Today I'm introducing a new series on A Splash of Ink! Reviews by Jane! Yay!
Jane is my sister and a total book lover. I've been trying to get her to write a post for A Splash of Ink for awhile now, but she never quite knew what to write. At the same time, I've been trying to get more guest posts and more book reviews on SOI , so I came up with this new series to hit all the targets. I recruited Jane to -you guessed it- write some YA book reviews for me. Enjoy and try not to be too hard on her!
The Falconer by Elizabeth May
Published: Sept. 2013
Edinburgh, Scotland, 1844
Lady Aileana Kameron, the only daughter of the Marquess of Douglas, was destined for a life carefully planned around Edinburgh’s social events – right up until a faery killed her mother.
Now it’s the 1844 winter season and Aileana slaughters faeries in secret, in between the endless round of parties, tea and balls. Armed with modified percussion pistols and explosives, she sheds her aristocratic facade every night to go hunting. She’s determined to track down the faery who murdered her mother, and to destroy any who prey on humans in the city’s many dark alleyways.
But the balance between high society and her private war is a delicate one, and as the fae infiltrate the ballroom and Aileana’s father returns home, she has decisions to make. How much is she willing to lose – and just how far will Aileana go for revenge?
Being a fan of the Fae and paranormal in general, this book immediately caught my attention. I’m intrigued by the legend of the Fae, and I am always curious to see different authors' takes on it (such as Holly Black's Modern Faery Tales and Melissa Marr's Wicked Lovely series, both of which I enjoyed). I love it when authors stay close to the original stories. In the original stories there are no good faeries there’s only slightly better faeries; they’re beings that care nothing for humans and have no human emotions.
I’m tired of authors writing about paranormal creatures who are portrayed as human as possible, without actually being human. I’m tired of vampires who only drink animal blood, don’t kill humans, and can walk in the day. Where are the vampire slayers? Where is the strong female character that hunts the things that go bump in the night? That's why I was so excited for The Falconer after reading the synopsis.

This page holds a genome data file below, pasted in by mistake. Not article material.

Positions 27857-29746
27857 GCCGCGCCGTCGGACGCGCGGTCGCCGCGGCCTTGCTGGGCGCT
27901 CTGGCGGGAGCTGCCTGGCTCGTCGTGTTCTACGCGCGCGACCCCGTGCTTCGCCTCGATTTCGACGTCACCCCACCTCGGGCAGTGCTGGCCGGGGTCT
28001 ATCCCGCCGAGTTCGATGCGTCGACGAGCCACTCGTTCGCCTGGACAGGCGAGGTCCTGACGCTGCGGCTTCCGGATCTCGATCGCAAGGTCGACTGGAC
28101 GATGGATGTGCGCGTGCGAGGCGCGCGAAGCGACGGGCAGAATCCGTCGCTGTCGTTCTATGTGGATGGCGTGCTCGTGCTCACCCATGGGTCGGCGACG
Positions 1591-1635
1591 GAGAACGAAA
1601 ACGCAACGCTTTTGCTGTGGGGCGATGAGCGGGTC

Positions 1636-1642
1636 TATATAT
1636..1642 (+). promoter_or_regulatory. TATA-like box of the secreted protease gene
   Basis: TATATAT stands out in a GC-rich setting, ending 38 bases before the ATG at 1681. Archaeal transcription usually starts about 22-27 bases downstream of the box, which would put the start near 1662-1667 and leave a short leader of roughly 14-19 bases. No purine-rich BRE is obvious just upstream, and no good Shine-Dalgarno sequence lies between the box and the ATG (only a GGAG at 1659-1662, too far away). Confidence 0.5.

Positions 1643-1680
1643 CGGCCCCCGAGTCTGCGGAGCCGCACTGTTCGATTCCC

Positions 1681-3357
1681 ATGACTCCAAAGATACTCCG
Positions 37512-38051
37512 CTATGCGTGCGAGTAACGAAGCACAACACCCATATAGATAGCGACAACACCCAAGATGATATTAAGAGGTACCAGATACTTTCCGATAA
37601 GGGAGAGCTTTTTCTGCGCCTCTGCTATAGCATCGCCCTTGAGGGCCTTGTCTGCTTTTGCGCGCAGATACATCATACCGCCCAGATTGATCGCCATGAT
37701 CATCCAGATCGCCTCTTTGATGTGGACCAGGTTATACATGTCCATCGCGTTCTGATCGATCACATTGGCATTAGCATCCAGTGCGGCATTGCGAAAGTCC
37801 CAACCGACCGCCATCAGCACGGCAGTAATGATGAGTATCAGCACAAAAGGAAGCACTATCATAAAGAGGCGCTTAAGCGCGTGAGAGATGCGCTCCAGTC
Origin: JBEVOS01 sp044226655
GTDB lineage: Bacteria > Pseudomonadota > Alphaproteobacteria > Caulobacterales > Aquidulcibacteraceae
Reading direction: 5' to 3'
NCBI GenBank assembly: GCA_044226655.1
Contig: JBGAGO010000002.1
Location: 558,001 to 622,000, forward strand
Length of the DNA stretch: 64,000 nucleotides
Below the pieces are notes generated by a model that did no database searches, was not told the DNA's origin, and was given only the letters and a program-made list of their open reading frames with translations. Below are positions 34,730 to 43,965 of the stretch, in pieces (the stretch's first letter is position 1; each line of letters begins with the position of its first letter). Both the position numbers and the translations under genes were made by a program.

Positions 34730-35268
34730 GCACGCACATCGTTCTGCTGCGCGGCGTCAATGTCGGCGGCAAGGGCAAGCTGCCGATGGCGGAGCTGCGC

The Falconer definitely delivered on the portrayal of the Fae being nothing like humans. In fact, they kill humans by sucking the life force or soul from us. That is why Alieana made it her life’s mission to find the Fae that killed her mother, and to take out any Fae that gets in her way. Finally the book that I was looking for.
As I started reading the book, I was immediately intrigued by Alieana. Here was this girl that was raised to believe that her only purpose in life was to find a husband, then she did a 180 and start killing faeries? I was interested and starting to get into it. Then it started to become all about how she needed to kill the Fae and all she thought about was killing Fae. I was getting a little nervous and suspicious that this was going to be a novel about killing and rampages and blood. Ugh.
I was waiting for something else to happen. Then it did. Her best friend Catherine was introduced. Catherine was what Alieana used to be, the perfect poised society daughter, but she was fiercely loyal to Alieana, defending her when needed. I also really enjoyed the pixie faery, Derrick that lived in her dressing room. The introduction of the supporting characters helped to humanize Alieana and made her more relate-able.
At this point, I felt a huge sense of relief that the book wasn't going to end up a slasher flick.
I admit that I normally don’t read a book unless there’s a hint of romance. They may seem shallow, but what can I say, I’m a sucker for love. I wasn't disappointed. We’re introduced to her trainer Kierian. I was immediately interested. I’m down for the trainer/trainee relationship (hello, Divergent), and then we find out the he’s a faery. At first I was like:
But then I was like,
SPOILERS OVER!! (but not the rant part)
I’m so tired of love triangles. I mean, seriously, why do YA authors think that they have to include a love triangle? What’s wrong with having one true love? I was once again disappointed, but then I was pleasantly surprised with how it all turned out. There’s an interesting twist that I was good with. In the end, I was actually happy with the romance aspect of The Falconer.
All together I enjoyed The Falconer. It was an excellent first novel for Elizabeth May and her mythology is solid. I will definitely read the next book.
So, how'd she do? Have you read The Falconer? Do you intend to? Feelings on love triangles? Thoughts, comments? Let us know below!
Reading: How To Be A Heroine (Or, what I've learned from reading too much) by Samantha Ellis
Watching: Rookie Blue